William Bunch is an auctioneer which offers a wide and varied range of collectibles with most of the items at a fairly achievable level for bidders.
Occasionally, some exceptionally valuable pieces are offered too, including an extremely rare and coveted Robert Aitken bible, and a Thomas Jefferson document. But the upcoming sale which has caught our eye is a sale of rare and collectible motorbikes.
One of the key lots is a Hindall Triumph 500 Desert sled, based upon a frame kit produced by Harry Hindall, a Southern California aerospace engineer and well respected 1970s desert racer.
Inspired by the Rickman Metisse chassis, Harry used his skills honed as a production engineer at Northrop Aerospace to build a superior frame out of thin wall 4130 chrome moly tubing, expertly brazed together (like a Rickman) and chrome plated.
Incredibly, these frames are almost 10 pounds lighter than a Metisse frame. Hindalls soon began to top the standings in the Open Expert class, and their lightness and legendary handling became widely known among desert racers as a result of articles published by Popular Cycling and other nationally distributed motorcycle magazines.
By the late 1970s, if you were serious about racing a Triumph in the desert, you either rode a Hindall or wished that you did.
The motor in this Hindall is a T100SC 500cc Triumph twin with factory ET ignition. Ceriani MX front forks and S&W rear shocks handle the suspension. The stock Triumph wheels have been completely rebuilt with new sealed bearings, rims imported from England, and Buchanan stainless steel spokes.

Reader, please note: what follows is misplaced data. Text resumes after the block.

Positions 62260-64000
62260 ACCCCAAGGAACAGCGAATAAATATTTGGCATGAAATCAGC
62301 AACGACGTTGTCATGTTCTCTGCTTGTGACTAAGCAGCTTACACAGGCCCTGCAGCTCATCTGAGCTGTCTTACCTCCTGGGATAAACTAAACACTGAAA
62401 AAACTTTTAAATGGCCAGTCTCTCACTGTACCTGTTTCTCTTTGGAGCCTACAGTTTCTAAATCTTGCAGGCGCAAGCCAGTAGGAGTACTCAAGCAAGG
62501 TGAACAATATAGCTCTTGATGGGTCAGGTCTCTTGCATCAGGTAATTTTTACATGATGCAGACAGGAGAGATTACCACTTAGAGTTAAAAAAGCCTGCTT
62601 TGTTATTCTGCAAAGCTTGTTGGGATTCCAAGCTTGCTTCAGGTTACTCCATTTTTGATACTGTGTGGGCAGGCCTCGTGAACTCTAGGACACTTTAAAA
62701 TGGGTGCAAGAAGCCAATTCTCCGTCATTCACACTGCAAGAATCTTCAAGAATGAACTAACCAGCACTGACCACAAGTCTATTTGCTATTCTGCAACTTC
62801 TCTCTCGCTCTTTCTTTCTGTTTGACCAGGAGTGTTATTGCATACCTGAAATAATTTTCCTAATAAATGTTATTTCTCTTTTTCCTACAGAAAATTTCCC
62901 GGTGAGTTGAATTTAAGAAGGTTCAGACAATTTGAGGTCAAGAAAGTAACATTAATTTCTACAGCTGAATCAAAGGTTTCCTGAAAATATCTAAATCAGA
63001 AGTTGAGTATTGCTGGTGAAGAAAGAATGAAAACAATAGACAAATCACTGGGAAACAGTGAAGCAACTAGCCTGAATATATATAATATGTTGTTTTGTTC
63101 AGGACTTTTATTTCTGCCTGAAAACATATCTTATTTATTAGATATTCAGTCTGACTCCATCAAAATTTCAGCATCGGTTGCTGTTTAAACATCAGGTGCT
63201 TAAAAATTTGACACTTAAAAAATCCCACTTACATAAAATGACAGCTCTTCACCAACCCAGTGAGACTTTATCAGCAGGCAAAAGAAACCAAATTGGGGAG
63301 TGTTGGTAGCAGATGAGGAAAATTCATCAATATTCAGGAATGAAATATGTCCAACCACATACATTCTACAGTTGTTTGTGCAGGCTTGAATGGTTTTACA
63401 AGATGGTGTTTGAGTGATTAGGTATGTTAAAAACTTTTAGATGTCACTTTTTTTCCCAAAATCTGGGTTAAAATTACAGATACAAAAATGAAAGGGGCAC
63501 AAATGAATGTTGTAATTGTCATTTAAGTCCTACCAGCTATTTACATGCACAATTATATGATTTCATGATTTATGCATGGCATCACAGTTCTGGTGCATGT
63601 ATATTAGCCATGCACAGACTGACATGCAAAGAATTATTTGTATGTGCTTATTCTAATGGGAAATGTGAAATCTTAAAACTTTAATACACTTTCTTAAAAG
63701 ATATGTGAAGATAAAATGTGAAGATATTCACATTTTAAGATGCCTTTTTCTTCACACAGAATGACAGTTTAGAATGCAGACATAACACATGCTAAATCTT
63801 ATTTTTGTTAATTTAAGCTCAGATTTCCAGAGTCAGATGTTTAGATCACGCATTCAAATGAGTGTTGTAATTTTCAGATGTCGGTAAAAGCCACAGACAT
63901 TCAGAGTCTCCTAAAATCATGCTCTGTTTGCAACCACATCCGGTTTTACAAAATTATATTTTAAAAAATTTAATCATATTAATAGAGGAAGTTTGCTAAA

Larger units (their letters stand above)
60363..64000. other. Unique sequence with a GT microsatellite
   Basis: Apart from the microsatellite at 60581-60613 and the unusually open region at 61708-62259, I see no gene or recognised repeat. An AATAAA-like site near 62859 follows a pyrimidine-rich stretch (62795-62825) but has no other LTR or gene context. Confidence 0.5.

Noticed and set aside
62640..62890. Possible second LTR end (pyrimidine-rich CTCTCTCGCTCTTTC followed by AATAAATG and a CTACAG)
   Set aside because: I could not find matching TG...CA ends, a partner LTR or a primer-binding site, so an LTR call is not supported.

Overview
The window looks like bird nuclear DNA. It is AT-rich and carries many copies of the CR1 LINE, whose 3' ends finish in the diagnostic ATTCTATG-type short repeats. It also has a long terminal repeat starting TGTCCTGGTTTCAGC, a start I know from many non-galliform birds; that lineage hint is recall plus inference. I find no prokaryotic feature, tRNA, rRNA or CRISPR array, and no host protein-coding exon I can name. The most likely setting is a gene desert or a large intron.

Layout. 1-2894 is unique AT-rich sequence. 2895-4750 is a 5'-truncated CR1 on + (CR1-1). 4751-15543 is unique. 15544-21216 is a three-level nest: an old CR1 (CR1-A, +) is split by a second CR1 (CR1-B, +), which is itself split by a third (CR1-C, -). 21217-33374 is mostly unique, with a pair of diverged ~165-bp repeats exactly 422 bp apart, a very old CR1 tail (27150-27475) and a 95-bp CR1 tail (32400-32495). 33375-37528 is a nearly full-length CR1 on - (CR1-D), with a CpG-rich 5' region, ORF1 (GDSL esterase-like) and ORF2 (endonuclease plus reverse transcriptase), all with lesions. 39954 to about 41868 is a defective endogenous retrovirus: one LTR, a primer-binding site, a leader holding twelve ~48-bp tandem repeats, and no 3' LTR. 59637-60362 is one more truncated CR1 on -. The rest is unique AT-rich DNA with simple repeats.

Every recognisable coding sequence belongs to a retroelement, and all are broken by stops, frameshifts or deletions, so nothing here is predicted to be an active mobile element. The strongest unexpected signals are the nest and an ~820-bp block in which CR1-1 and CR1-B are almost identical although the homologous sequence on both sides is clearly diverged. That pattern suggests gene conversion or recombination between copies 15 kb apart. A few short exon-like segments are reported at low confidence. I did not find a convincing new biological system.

The original pipes were duplicated out of mandrel bent sections welded together, polished and show chromed. In other respects, the bike is in original condition, having only been stripped, cleaned and carefully re-assembled, serviced and tuned.
The body work is the original plastic supplied by Hindall; however, according to period literature, it will also accept Rickman Metisse Mark IV body work.
This is an exceedingly rare motorcycle, as of the approximately 250 frames built by Harry Hindall before his death, only two were made for the Triumph 500cc motor, and this is the only one which exists in its original configuration.
This Hindall chassis was built for a lady desert rider as a play bike in late 1976, towards the very end of Hindall production, and represents the final evolution of the Hindall chassis. It was garage kept and sporadically used by its owner in the California desert until 1986.
The bike was subsequently acquired by Bob and Linda Neilson, well known Las Vegas, Nevada collectors of custom framed race bikes, and remained in their collection until I purchased it last year. It is well known among Hindall collectors worldwide and is now ready to ride again.
The auctioneer has given the bike a broad estimate of $7,000-85,000 (or perhaps $70,000-85,000 was intended). It could make an excellent investment.
William Bunch's auction takes place on April 10 in Pennsylvania with online bidding available.